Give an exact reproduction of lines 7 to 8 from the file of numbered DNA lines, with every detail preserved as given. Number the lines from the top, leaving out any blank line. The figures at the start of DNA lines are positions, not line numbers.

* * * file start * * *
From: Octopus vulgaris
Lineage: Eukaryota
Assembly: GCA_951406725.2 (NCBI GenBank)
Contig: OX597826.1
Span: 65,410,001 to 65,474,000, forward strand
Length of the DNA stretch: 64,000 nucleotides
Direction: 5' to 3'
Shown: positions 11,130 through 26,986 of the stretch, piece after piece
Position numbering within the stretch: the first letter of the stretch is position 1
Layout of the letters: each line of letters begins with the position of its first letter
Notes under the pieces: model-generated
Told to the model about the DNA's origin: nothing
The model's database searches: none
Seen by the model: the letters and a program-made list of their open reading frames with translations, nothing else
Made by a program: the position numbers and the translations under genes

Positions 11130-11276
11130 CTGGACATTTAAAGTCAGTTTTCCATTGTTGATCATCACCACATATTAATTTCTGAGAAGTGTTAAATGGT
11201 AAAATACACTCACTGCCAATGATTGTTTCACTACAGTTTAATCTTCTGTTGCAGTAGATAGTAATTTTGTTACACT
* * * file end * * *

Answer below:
Direction: 5' to 3'
Shown: positions 11,130 through 26,986 of the stretch, piece after piece